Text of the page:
In a job market that's still rebounding from near-depression, one area employer can't find enough entry-level workers for positions where the pay and benefits are negotiated by a Teamsters local.
Second and third shifts at the York County-owned and operated Pleasant Acres Nursing Home & Rehabilitation Center have been severely short-staffed for the past year, and the county and the union representing the workers have teamed up to try to address the shortage.
While the staffing level meets state guidelines, Pleasant Acres human resources manager Tracy Williams said existing staff must hustle to pick up the slack.
"If you're supposed to have 10 people on a floor and you have three, you're working extremely hard," Williams said, noting the 375-bed facility is operating at or near capacity. "They're taking good care of the residents, but they're working very hard."
Most of the vacant positions are certified nursing assistants, those whose job descriptions include taking vital signs and assisting residents with personal hygiene.
About 40 of the 200 nursing assistant positions aren't filled, Williams said.
She attributed the shortage to a decision by local schools to stop offering as many certified nursing assistant classes, a shift in trends that started about a year ago, she said.
Classes: HACC offers classes on site at Pleasant Acres, but the attendee must pay for the $1,000 course in advance, she said.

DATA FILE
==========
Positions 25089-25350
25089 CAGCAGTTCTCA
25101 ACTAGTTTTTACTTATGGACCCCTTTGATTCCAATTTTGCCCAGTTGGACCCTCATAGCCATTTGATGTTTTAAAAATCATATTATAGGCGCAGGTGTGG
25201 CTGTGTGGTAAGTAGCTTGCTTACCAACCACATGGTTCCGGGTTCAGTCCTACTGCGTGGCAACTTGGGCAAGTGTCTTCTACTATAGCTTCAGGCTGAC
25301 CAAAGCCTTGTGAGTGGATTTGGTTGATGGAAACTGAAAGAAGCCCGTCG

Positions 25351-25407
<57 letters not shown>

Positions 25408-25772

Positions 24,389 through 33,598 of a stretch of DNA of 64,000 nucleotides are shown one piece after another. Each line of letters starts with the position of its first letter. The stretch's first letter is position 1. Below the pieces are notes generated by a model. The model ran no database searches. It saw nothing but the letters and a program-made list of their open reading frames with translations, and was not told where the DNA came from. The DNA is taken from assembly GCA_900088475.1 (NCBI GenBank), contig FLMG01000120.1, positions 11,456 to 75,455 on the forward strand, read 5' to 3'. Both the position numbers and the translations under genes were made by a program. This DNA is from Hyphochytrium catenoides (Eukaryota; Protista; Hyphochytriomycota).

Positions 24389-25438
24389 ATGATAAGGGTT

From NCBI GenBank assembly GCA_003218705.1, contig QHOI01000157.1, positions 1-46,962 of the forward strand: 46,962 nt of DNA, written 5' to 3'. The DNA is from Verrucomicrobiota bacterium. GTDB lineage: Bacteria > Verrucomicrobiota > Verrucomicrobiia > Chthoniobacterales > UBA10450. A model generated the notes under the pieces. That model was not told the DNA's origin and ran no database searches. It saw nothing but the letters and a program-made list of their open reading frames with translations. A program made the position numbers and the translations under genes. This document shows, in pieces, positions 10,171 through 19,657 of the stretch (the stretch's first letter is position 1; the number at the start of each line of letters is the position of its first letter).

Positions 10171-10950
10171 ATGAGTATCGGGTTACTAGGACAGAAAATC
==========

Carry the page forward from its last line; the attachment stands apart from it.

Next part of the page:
The county will reimburse the full tuition if certain criteria area met, such as working the required number of hours and passing a test, she said.
Employees can start working for $12.15 per hour prior to taking the course, however. The hourly pay is bumped to $12.75 for those who pass the course, she said.
Herb Garber, who represents the nursing assistants for Teamsters Local No. 776, said the shortage seems to be specific to York County and to government jobs.
He also represents Teamsters at Hershey Medical Center, and that private entity doesn't have openings, he said.
"There may be an issue with the pay rate, as municipal governments tend to pay less and in exchange they offer various benefits such as holidays, personal time off, and health benefits," he said.
They're "good jobs," he said, and he's baffled about why so few people apply for jobs where workers have union advocates guarding the work conditions and bargaining for pay and benefits.
Work conditions would improve for current employees if more people would apply for the open positions, he said.
Solving the problem: Vice president county commissioner Doug Hoke said Teamsters and the county are discussing ways to attract new candidates, including recently opening second-shift to part-time workers. He said he thinks the work hours of second shift are more of a problem than the pay, but commissioners are willing to consider a variety of changes and "everything is on the table for discussion," he said.
According to its most recent inspection (October 2013) from the state's Department of Health, Pleasant Acres had no deficiencies or infractions.
Details about open positions can be found at https://yorkcountypa.gov/health-human-services/nursing-home/employment-opportunities.html.
The nursing home isn't the only county entity to suffer shortages. Last year, the county's 911 dispatchers turned out at a commissioners meeting to complain about an employee shortage that was causing schedule concerns and forcing long hours. The county has since increased pay slightly for those workers in an effort to attract more applicants.
For a full list of open positions in York County government, visit http://yorkcountypa.gov/county-administration/human-resources.html.
Reach Christina Kauffman at email@example.com.